The Courtesan’s Lover
Naples, 1564: beautiful and smart Francesca Felizzi strives to acquire wealthy patrons in her quest to become a cortigiana honesta, the top of the social ladder where prostitutes are concerned. And she is doing very well, too, until a meeting with a naive young man – and his family – shatters her confidence. Suddenly, all Francesca wants is love and a respectable life, not an easy goal for a woman with her past.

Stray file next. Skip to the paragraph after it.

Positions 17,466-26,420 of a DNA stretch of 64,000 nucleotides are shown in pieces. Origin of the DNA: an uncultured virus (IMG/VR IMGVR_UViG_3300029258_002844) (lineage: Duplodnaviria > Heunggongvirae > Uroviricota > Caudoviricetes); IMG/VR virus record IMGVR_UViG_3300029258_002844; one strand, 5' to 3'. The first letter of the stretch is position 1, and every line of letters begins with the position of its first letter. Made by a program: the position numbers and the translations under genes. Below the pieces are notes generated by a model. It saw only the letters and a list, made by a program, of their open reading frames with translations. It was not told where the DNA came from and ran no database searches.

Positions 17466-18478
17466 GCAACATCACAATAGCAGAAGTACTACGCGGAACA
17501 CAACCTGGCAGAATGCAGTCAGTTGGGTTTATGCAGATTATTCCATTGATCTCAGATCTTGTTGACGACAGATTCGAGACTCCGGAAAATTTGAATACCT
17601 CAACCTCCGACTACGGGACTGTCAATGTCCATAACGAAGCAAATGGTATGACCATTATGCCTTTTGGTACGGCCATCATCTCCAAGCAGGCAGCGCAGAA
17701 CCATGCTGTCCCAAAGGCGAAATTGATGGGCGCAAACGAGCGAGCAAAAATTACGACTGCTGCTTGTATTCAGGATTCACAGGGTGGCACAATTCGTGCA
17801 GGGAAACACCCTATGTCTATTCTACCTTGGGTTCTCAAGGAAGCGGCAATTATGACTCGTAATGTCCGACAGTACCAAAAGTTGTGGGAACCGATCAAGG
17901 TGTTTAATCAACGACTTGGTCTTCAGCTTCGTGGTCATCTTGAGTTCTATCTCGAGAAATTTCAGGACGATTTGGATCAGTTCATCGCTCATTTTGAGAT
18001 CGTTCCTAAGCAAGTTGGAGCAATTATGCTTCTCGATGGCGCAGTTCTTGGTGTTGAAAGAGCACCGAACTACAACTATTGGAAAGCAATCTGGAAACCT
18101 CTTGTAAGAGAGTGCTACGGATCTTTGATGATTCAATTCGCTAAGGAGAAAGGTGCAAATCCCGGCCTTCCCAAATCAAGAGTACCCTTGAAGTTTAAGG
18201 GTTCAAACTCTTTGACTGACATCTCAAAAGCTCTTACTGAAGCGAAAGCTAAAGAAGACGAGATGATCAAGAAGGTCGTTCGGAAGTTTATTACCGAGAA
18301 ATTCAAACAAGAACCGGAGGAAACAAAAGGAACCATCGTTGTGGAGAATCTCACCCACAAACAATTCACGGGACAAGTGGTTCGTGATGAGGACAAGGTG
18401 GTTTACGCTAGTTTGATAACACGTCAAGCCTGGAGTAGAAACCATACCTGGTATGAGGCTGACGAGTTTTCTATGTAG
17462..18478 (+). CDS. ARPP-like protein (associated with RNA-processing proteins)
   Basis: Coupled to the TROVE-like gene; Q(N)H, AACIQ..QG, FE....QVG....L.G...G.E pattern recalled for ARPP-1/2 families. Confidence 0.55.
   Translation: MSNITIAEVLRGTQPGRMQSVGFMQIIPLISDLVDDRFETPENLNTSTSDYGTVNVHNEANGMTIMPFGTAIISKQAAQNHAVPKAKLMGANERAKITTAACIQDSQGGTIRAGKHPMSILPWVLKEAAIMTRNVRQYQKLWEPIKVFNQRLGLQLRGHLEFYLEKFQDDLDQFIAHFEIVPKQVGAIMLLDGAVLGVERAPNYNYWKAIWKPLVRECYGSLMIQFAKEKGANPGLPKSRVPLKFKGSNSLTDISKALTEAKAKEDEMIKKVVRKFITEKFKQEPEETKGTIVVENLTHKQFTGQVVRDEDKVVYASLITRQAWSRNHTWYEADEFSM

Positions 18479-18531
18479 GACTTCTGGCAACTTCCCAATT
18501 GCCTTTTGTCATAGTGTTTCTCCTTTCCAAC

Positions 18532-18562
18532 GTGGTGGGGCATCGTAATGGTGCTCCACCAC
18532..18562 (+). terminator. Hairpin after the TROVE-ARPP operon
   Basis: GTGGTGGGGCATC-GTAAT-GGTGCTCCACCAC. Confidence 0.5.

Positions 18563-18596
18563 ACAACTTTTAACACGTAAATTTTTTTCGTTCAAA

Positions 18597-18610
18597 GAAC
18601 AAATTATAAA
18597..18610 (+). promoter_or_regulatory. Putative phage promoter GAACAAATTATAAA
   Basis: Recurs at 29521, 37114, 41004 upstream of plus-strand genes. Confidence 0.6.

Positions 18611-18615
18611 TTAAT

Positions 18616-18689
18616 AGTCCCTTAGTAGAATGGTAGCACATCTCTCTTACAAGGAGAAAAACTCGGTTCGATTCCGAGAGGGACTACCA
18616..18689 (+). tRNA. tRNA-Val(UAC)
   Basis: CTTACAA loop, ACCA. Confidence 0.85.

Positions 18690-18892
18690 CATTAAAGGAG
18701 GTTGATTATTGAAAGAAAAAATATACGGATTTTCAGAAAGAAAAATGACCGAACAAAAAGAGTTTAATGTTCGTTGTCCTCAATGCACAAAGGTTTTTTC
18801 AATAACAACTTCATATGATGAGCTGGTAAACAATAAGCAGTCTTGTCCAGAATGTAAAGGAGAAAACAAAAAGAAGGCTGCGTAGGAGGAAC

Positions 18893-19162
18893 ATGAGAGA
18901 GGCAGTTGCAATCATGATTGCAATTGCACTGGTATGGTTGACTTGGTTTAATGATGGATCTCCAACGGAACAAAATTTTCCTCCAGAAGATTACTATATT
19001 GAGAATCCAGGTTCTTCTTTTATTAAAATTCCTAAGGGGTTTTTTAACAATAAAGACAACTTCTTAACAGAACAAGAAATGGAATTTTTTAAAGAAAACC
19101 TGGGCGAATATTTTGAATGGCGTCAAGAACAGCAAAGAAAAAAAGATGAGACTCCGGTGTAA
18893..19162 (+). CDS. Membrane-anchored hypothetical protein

The back-cover blurb promises “an emphasis on passion over politics”, which proves to be quite true: the whole story revolves around Francesca and her feelings, with little attention not only to politics, but to period and setting as well, in spite of the profusion of generic “costume” detail. Sprinkled with inaccuracies, such as calico and tomatoes well before their time, and social improbabilities, The Courtesan’s Lover is a heart-warming story of love and redemption, but not terribly historical.